The Path Home By Frederick K Foote

 

Back in 1949 or 1950 when I was six or seven, my grandfather took me on my first trip on ‘the Slave Road,’ ‘the Hidden Highway,’ ‘the Nigger Byway,’ ‘the Devil’s Footpath,’ or ‘the River Styx Trail.’ All these names and more for a narrow, dark path, a little over a half-mile long, that saved almost a mile and a half between our farm and Corn Row Road. The “Row” was a dirt road, where our black friends and relatives lived.

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Our Hoyles by Kim Suhr

“Nine hearts.”

Dang. My husband’s always doing that, overbidding me when he knows fool well I can make my bid and he’s got diddly-squat. Of course, nine hearts is the perfect bid—for Ed. If he wins the round, he’s a hero for pulling it off with a hand like a foot. That’s what we call it when our cards stink, a hand like a foot. If we get bumped, he’ll blame it on me, say I inkled wrong, made him think I could get more tricks than I could. Never mind that I bid spades. That won’t make a bit of difference when we replay the hand at the top of our lungs after Dan and Jean have gone home. Either way, nine hearts makes him look good and me look bad.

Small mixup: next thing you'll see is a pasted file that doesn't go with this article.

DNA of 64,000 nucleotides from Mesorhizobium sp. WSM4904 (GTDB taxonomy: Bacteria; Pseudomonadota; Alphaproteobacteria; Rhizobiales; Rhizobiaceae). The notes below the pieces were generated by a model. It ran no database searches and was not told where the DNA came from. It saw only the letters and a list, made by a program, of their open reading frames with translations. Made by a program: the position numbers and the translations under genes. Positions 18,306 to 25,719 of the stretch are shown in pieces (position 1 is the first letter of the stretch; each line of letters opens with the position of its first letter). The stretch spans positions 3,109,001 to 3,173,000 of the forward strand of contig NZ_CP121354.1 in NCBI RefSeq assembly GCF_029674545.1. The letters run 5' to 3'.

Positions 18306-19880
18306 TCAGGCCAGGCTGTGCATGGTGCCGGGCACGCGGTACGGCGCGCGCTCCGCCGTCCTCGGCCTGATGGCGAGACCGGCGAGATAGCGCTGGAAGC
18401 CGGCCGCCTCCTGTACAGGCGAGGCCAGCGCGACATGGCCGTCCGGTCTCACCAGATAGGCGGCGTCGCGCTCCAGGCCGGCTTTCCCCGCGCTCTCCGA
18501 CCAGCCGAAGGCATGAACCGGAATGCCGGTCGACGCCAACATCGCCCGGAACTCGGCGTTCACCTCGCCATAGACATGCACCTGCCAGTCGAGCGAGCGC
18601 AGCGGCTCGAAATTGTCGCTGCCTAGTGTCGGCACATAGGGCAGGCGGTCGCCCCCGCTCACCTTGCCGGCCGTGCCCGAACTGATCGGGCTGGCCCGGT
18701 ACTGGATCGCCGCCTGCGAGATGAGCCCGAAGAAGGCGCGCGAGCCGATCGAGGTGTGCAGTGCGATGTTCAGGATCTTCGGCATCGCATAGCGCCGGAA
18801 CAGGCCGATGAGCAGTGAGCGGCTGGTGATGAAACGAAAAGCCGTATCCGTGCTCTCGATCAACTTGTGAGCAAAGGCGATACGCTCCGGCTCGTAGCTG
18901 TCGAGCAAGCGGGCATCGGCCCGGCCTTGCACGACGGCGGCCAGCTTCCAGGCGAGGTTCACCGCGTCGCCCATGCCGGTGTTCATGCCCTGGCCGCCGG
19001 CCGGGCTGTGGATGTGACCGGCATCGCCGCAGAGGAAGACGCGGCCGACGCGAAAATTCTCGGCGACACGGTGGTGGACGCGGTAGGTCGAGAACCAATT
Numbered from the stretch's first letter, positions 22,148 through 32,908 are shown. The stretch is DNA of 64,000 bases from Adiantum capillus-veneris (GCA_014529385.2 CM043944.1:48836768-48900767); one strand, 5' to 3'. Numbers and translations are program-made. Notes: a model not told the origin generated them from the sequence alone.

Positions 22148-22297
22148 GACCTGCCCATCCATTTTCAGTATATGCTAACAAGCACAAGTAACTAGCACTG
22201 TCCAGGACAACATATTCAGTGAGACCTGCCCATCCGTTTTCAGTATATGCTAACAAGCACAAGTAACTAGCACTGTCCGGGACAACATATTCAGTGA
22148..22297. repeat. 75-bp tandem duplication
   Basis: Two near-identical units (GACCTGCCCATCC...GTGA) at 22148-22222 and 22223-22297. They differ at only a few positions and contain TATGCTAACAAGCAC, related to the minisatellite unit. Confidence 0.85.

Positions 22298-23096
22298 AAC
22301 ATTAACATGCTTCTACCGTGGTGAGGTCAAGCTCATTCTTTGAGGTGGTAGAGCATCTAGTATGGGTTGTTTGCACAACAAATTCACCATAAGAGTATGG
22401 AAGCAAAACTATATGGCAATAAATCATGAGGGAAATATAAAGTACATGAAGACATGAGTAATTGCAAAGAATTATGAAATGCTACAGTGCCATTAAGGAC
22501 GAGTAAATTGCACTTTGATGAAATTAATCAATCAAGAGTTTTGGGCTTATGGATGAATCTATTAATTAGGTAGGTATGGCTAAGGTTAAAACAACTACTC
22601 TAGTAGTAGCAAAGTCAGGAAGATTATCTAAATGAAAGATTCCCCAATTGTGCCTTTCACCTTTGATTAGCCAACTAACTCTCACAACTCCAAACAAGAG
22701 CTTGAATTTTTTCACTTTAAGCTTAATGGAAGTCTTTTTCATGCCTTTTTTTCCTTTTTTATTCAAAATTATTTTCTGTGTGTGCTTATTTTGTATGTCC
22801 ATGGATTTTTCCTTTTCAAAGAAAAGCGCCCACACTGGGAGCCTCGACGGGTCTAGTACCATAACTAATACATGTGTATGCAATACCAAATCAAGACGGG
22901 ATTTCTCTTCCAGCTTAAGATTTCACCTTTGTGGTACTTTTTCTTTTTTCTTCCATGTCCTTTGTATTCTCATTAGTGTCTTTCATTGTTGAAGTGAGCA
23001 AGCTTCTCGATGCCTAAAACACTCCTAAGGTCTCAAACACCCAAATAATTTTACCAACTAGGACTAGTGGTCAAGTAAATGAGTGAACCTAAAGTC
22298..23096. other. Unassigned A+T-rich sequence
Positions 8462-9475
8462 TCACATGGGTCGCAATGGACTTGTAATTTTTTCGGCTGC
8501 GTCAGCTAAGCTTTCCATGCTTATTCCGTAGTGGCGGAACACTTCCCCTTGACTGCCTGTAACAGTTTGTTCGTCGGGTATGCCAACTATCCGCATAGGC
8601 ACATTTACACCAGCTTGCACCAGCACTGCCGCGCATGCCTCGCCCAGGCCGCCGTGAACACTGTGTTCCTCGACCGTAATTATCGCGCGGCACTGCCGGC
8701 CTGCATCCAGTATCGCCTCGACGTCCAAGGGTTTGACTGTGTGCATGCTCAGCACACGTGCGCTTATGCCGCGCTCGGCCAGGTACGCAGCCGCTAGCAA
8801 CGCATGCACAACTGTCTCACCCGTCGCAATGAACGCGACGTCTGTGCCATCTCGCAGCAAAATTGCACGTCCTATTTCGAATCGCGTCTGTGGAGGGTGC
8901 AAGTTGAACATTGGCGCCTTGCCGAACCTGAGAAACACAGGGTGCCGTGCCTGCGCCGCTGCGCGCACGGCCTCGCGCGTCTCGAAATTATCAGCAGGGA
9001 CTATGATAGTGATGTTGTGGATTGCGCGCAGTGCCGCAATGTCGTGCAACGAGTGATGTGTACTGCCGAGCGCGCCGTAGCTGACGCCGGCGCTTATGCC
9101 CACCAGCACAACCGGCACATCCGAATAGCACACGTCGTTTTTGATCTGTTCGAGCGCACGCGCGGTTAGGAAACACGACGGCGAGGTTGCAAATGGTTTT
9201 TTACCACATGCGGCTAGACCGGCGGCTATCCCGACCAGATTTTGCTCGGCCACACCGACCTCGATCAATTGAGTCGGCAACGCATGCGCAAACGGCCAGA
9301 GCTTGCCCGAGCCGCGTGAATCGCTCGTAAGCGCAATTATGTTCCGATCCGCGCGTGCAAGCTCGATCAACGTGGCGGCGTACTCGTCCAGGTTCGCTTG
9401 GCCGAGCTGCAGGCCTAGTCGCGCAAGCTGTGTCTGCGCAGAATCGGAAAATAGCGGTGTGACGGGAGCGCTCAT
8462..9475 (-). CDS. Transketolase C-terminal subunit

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Posterior Rugae by Paul Strong

The whole thing about bum cracks and manual workers is derided only by people who don’t work hard, physically, and by younger people, thinner people. Alec didn’t care what people thought, what stuff looked like, what was falling apart or falling down as long as it did the job. It’s as much as he could do to pick himself up after bending down to fiddle with something. He picked up, pulled up what he could, when he could. He was at the stage where he had to prioritise physical effort in a very task specific way. After hours, years of hard labour, his time was spent just getting done, anything else was superfluous. It wasn’t giving up, it was getting by. Continue reading